Swarm Trap Lite - Free Plans

The best things in life are free, and bees are no exception. A good swarm trap is really all you need to get started in beekeeping. The first season I put ten swarm traps out, five swarms moved in! That is a 50% success rate, and others report up to 80% success with the swarm traps described in Fedor Lazutin’s Keeping Bees With a Smile. These cost under $15 in materials to build (compare that to $120 for a package of bees). Their large volume is attractive to the bees and gives them plenty of room to build, so you can check them only every 2-3 weeks.

The model below has a volume of 53 liters or 14 gallons (“my favorite size!”). It is sturdy yet lightweight at 14 lb (“my favorite weight!”). It takes six extra-deep frames or standard Langstroth frames. The front wall, back wall, and the bottom are made of construction-grade 19/32” untreated pine sheathing plywood. The end walls and the top are 1/4” sanded pine plywood, the top is then attached to a frame made of strips ripped from “two-by-fours”, 15/32” thick. The top is covered with 14” aluminum flashing.

Cut a 4’ x 8’ sheet of 19/32” plywood as shown. You’ll end up with 15 front/back walls measuring 19-9/16” x 9-1/2” (enough for 7-1/2 swarm traps) and 10 bottoms 18-3/8” x 9-1/2”. I rip the plywood into five 9-1/2” strips using a circular saw with a guide, and cut them to dimensions using a sliding miter saw.

Cut a 4’ x 8’ sheet of 1/4” plywood as shown below. You’ll have 8 end walls measuring 19-9/16” x 19-9/16” (enough for 4 swarm traps) and 4 tops 20-5/8” x 11-1/16”. Two of the tops will consist of two halves, which is totally fine because the top will be covered with waterproof aluminum flashing.

Cut frame rests (3/8” by 7/16” rabbets) along the top inner edge of front and back walls, and a horizontal entrance slit (1/2” high by 4” long) on the front wall. I use a table saw with a dado blade for both operations:

The box is ready to assemble. Attach the front wall and the back wall to the bottom, making sure the frame rests look inside. Pre-drill through the face of the wall into the bottom, apply wood glue, and assemble on 1-5/8” deck screws:

Put it on the side, apply wood glue, and nail the side wall using small thin nails (I use 3/4” nails or 1/2” staples). Flip over and attach the other end wall. The box is ready:

Now let’s make the top. Cut a piece of “two-by-four” 19-11/16” long; rip it into 15/32” bars. You’ll have six bars 19-11/16” x 1-1/2” x 15/32”. Cut another piece of “two-by-four” 11-1/16” long; rip it, and you’ll have six bars 11-1/16” x 1-1/2” x 15/32”. Connect two long bars and two short bars to form a frame (use glue and small nails). Nail though the short bars into the long bars. Apply glue on the frame and nail the plywood:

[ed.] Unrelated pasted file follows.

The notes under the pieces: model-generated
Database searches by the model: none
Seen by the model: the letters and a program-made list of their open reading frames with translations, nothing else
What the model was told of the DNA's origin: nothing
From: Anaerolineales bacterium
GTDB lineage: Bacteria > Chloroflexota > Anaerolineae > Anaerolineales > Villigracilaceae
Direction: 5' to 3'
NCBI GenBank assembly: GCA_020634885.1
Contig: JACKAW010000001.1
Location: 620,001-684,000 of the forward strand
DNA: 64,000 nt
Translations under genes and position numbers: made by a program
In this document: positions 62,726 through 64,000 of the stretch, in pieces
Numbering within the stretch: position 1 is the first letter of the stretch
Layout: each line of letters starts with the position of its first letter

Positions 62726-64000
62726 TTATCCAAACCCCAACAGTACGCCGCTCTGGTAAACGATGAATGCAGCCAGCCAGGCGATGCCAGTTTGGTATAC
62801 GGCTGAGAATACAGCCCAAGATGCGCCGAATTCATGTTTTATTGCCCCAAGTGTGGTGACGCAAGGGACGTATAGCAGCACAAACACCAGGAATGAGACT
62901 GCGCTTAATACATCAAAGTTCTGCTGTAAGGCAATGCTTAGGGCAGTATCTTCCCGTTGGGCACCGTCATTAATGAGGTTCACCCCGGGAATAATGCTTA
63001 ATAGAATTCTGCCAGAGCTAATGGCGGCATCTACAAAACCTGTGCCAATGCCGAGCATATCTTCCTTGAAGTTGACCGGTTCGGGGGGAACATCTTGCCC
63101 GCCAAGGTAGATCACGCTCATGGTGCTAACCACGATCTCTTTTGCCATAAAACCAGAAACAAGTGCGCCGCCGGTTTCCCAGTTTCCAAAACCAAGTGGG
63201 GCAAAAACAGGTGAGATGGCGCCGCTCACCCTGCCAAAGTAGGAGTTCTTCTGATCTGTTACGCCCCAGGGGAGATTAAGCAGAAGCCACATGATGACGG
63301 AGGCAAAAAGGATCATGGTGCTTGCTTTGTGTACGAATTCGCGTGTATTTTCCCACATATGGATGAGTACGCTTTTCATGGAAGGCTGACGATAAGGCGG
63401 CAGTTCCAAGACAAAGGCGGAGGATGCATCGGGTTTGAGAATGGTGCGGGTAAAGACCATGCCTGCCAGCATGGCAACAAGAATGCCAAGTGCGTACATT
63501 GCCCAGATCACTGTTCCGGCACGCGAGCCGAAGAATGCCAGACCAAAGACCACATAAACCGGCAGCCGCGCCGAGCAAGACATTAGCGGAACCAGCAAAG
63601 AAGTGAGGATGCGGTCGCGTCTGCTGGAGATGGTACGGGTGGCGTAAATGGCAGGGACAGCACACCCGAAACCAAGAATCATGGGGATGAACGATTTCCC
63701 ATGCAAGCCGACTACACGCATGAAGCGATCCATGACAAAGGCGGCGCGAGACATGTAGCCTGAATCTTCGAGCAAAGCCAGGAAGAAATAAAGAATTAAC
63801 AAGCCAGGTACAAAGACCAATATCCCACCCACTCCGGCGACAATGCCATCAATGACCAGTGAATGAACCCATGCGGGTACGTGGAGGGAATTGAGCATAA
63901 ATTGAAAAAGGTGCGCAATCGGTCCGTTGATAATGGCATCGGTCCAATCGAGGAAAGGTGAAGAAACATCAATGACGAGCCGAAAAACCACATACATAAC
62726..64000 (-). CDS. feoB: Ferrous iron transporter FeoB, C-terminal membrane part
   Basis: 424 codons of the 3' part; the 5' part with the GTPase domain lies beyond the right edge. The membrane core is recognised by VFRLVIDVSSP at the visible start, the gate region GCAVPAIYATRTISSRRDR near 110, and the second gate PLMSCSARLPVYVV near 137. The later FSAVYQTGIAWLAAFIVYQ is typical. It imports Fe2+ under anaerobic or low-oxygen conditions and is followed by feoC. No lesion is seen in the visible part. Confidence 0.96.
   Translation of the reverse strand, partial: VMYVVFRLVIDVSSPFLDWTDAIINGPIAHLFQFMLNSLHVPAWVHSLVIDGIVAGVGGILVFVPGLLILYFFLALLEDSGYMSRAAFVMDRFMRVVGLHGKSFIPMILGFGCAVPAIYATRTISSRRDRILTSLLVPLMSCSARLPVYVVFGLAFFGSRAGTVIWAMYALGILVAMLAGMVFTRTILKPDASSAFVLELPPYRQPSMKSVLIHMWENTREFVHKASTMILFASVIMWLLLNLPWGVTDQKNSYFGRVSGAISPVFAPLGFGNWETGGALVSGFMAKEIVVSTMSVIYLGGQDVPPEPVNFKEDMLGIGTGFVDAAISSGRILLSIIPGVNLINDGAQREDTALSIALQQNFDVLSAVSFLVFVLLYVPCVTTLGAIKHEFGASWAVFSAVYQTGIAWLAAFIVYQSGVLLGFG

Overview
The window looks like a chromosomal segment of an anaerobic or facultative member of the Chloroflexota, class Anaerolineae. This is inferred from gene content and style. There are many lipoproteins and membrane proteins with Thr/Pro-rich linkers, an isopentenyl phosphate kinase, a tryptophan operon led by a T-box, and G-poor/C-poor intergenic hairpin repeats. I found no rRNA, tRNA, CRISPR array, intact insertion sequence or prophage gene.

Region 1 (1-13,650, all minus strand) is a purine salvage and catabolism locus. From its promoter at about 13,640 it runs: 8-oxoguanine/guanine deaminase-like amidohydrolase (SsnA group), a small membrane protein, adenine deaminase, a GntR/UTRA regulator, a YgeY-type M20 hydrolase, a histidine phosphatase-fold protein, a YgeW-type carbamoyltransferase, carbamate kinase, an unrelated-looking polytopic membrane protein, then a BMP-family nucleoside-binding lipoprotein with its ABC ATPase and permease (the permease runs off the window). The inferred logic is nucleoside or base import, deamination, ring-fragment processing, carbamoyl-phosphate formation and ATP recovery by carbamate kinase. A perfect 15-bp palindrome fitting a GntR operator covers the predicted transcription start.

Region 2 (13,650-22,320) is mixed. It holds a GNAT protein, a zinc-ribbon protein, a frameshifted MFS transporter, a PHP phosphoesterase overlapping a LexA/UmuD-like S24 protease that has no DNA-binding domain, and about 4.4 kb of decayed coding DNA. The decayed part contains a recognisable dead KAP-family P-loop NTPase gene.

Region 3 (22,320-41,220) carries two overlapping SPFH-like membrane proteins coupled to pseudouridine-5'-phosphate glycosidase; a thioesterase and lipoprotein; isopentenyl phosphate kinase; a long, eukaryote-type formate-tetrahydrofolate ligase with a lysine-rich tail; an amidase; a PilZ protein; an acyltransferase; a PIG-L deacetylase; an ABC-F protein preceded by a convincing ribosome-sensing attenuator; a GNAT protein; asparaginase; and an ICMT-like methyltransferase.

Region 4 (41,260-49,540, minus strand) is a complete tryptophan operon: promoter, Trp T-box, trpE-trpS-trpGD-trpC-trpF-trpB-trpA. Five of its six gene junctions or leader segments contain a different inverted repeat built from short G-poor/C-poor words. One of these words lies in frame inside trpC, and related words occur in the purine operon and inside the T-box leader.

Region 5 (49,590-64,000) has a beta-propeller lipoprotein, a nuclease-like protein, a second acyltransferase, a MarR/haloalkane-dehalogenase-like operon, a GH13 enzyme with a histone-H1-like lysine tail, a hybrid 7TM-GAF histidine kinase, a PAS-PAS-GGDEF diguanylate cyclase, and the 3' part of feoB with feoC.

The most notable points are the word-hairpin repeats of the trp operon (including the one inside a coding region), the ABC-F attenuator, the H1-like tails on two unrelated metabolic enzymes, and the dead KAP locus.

The only thing left is to install aluminum flashing. Cut a 22-5/8” piece of 14”-wide flashing. Clamp the top in the center, score the perimeter with a knife, then fold and staple to hold it in place. The top is ready.

The swarm trap is ready to be painted and put to use.

Materials list

  • 19/32” pine plywood, construction (sheathing) grade, untreated. One 4’ x 8’ sheet makes front & back walls for 7-1/2 traps, and enough bottoms for 10 traps.
  • 1/4” sanded pine plywood. One 4’ x 8’ sheet makes end walls & tops for 4 traps.
  • “Two-by-four”, untreated. One 8’ piece for 9 traps.
  • 14” aluminum flashing. One 25’ roll covers 13 swarm trap tops.
  • Wood glue (e.g., Titebond III), one 8-oz bottle is plenty.
  • 1-5/8” deck screws, four per trap.
  • Small thin nails, preferably 3/4” long; 40 per trap.
  • Manual staple gun with 1/4” staples.
  • Exterior acrylic primer (1 qt per dozen traps) and light-colored exterior acrylic paint (1 qt per two dozen traps); a wide brush.

Equipment used

You can complete this project using a variety of tools. This is what I use:

  • Circular saw with a guide — to bust plywood.
  • Sliding miter saw — to cut the ripped strips of 19/32” plywood and “two-by-fours” to size.
  • Table saw with a dado blade — to cut frame rests (rabbets) and entrances.
  • Hammer.
  • Phillips screwdriver.
  • Metal shears — to cut flashing (you can also cut with utility knife).
  • Utility knife — to score flashing.
  • Staple gun — to install flashing.

A few tips

  • Building a dozen or so traps at a time makes efficient use of materials and speeds things up. Don’t need that many? Invite your friends and throw a Swarm Trap Building Party!
  • Build and paint swarm traps as far in advance as possible so they don’t smell of freshly cut lumber and paint.
  • Rub the inside of the walls with propolis, apply a few drops of lemongrass oil, and hang on trees in the spring.
  • Large trees on the edge of the woods, in fence rows, or in yards work well.
  • Preferably hang some 12-15 feet off the ground. The trap must be highly visible (not hidden behind leaves and branches), yet well-shaded to prevent overheating.
  • My favorite method of securing it to the tree is to position it on a limb and tie to the trunk using 15-foot light-duty ratchet straps.
  • Be safe while scaling the trees!
  • Once the swarm moves in, take the swarm trap down in the evening (cover the entrance with wire mesh before doing so) and move to your apiary. If the swarm trap is located within 6 miles from your place, move it some 10 or more miles away and leave there for a week before bringing it home. (Otherwise the bees flying from it would be returning to the place where it hang, and get lost. See Fedor Lazutin’s Keeping Bees With a Smile for full details.)
  • Swarm traps are much fun, and they really work!


If you make use of these plans, I’d be very glad to hear about your experiences and see your photos. Have a wonderful beekeeping season!

Dr. Leo Sharashkin, Editor of “Keeping Bees With a Smile”

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